Throwback Thursday: When the Senator from Massachusetts Got Caned

This week marks the anniversary of the beating of Senator Charles Sumner.

It’s rare that the floor of the United States Senate ever gets very physically violent. There are never bench-clearing brawls like the recent one in Ukranian Parliament, for instance. But there are occasional exceptions: this week, for instance, marks the anniversary of the most bloody day in Senate history: in 1856, Congressman Preston Brooks viciously beat Senator Charles Sumner from Massachusetts, leaving him permanently disabled. Then, he got away with it.

The incident came in the run-up to the Civil War, when the nation was intensely divided on the question of slavery. On May 19, 1856, Senator Charles Sumner, outraged at events in Kansas, stood and gave a colorful two-day speech railing against slavery and those who supported it. He included a personal attack on South Carolina’s Senator Andrew Butler, whom he declared “has chosen a mistress. I mean the harlot, slavery.”

Preston Brooks, a South Carolina congressman and distant cousin to Butler, took offense at the attack on his family member, so two days after Sumner’s speech, Brooks walked up to Sumner’s desk on the floor of the U.S. Senate and declared, “You’ve libeled my state and slandered my white-haired old relative, Senator Butler, and I’ve come to punish you for it.” He then raised his cane and proceeded to viciously beat Sumner with it.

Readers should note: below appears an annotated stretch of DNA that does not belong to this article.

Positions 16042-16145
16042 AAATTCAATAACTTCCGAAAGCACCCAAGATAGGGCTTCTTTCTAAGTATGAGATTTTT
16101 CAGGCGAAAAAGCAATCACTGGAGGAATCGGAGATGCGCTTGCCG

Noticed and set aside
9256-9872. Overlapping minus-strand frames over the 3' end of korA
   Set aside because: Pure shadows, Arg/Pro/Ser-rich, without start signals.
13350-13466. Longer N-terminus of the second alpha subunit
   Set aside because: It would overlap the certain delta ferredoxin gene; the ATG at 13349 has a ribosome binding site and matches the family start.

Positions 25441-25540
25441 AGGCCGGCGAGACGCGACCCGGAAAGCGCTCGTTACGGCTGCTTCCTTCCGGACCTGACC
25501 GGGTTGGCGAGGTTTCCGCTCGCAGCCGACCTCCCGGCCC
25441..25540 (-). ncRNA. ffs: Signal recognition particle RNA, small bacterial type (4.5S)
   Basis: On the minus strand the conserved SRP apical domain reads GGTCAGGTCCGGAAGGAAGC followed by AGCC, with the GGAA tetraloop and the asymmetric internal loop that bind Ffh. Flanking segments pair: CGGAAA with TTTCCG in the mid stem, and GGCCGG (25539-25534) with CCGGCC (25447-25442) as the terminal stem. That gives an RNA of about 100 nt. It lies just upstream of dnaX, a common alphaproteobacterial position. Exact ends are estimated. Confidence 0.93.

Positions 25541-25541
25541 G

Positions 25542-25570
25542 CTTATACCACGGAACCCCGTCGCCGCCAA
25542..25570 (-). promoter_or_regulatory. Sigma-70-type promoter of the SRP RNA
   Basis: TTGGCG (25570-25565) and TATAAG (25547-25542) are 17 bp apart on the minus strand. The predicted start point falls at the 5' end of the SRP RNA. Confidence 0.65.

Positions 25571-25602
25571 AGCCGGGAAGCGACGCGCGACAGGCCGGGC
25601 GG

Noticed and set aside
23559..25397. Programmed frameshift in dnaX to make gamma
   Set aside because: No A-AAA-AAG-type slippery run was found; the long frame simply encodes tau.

If you thought public reaction might have unified against Brooks in the aftermath of the attack, you underestimate the power of politics to make people support vicious assault and battery. The north, of course, was outraged. Sumner never recovered fully from the physical and psychological wounds he endured, and he was unable to resume his place in the Senate for years. Massachusetts continued to elect him, though, leaving his blank seat as a symbol of the South’s sins. The South, meanwhile, actually rallied behind Brooks. He paid a $300 fine, but the House couldn’t put together enough votes to expel him. South Carolina reelected him, and southerners sent him replacements for the cane he had broken over Sumner’s body. The city of Charleston presented him with one that bore the inscription, “Hit him again.” The Civil War was still five years away, but north and south, it seemed, were already terribly divided.